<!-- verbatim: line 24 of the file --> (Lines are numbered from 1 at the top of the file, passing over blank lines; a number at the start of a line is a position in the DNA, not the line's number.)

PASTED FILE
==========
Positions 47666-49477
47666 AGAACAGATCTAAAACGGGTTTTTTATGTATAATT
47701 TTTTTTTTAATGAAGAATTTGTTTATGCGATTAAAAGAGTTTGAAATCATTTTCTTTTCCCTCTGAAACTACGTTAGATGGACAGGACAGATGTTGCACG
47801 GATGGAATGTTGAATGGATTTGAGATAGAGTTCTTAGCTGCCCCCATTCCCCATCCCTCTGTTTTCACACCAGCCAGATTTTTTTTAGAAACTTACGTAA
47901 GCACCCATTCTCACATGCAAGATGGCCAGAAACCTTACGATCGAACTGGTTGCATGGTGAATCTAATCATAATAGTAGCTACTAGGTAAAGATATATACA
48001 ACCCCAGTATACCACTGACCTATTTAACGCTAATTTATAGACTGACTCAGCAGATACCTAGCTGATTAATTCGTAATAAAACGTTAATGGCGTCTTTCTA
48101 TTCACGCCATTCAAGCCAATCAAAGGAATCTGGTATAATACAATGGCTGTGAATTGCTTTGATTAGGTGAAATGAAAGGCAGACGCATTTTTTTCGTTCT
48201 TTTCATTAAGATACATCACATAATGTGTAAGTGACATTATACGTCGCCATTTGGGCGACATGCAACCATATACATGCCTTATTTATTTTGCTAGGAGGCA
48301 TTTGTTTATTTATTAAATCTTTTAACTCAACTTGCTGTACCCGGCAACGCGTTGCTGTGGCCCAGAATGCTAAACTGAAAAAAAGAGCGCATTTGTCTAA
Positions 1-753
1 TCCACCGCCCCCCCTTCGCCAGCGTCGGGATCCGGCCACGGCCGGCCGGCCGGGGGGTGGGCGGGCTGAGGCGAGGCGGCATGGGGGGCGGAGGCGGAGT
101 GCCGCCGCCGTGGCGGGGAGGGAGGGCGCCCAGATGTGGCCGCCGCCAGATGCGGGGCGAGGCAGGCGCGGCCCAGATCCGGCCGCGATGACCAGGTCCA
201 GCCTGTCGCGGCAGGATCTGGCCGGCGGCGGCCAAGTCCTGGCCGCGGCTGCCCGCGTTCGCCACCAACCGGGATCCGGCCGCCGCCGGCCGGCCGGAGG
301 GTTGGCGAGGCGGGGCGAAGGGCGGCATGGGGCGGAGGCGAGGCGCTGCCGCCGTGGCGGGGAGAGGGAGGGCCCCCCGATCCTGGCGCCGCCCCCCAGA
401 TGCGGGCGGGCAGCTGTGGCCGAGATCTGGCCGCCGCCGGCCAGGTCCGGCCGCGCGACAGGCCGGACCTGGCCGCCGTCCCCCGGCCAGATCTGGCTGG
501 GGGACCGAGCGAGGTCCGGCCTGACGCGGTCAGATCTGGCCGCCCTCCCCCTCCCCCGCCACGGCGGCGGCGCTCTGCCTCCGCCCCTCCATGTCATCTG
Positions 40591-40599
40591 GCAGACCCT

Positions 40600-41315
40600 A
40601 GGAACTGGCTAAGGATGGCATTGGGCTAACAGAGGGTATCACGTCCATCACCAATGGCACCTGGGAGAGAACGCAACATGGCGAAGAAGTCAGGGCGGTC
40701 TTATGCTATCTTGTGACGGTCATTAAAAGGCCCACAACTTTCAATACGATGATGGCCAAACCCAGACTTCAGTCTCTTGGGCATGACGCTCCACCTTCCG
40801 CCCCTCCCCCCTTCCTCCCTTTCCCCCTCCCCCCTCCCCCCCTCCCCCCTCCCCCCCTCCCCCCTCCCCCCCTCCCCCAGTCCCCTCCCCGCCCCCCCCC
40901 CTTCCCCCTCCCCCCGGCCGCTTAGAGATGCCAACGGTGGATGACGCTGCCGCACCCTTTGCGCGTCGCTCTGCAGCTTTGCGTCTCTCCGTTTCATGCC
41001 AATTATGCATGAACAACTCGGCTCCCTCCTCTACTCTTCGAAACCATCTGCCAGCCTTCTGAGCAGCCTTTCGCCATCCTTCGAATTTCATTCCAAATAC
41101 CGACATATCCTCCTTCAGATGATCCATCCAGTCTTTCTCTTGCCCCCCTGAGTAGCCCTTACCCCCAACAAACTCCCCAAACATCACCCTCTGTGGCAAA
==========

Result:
40901 CTTCCCCCTCCCCCCGGCCGCTTAGAGATGCCAACGGTGGATGACGCTGCCGCACCCTTTGCGCGTCGCTCTGCAGCTTTGCGTCTCTCCGTTTCATGCC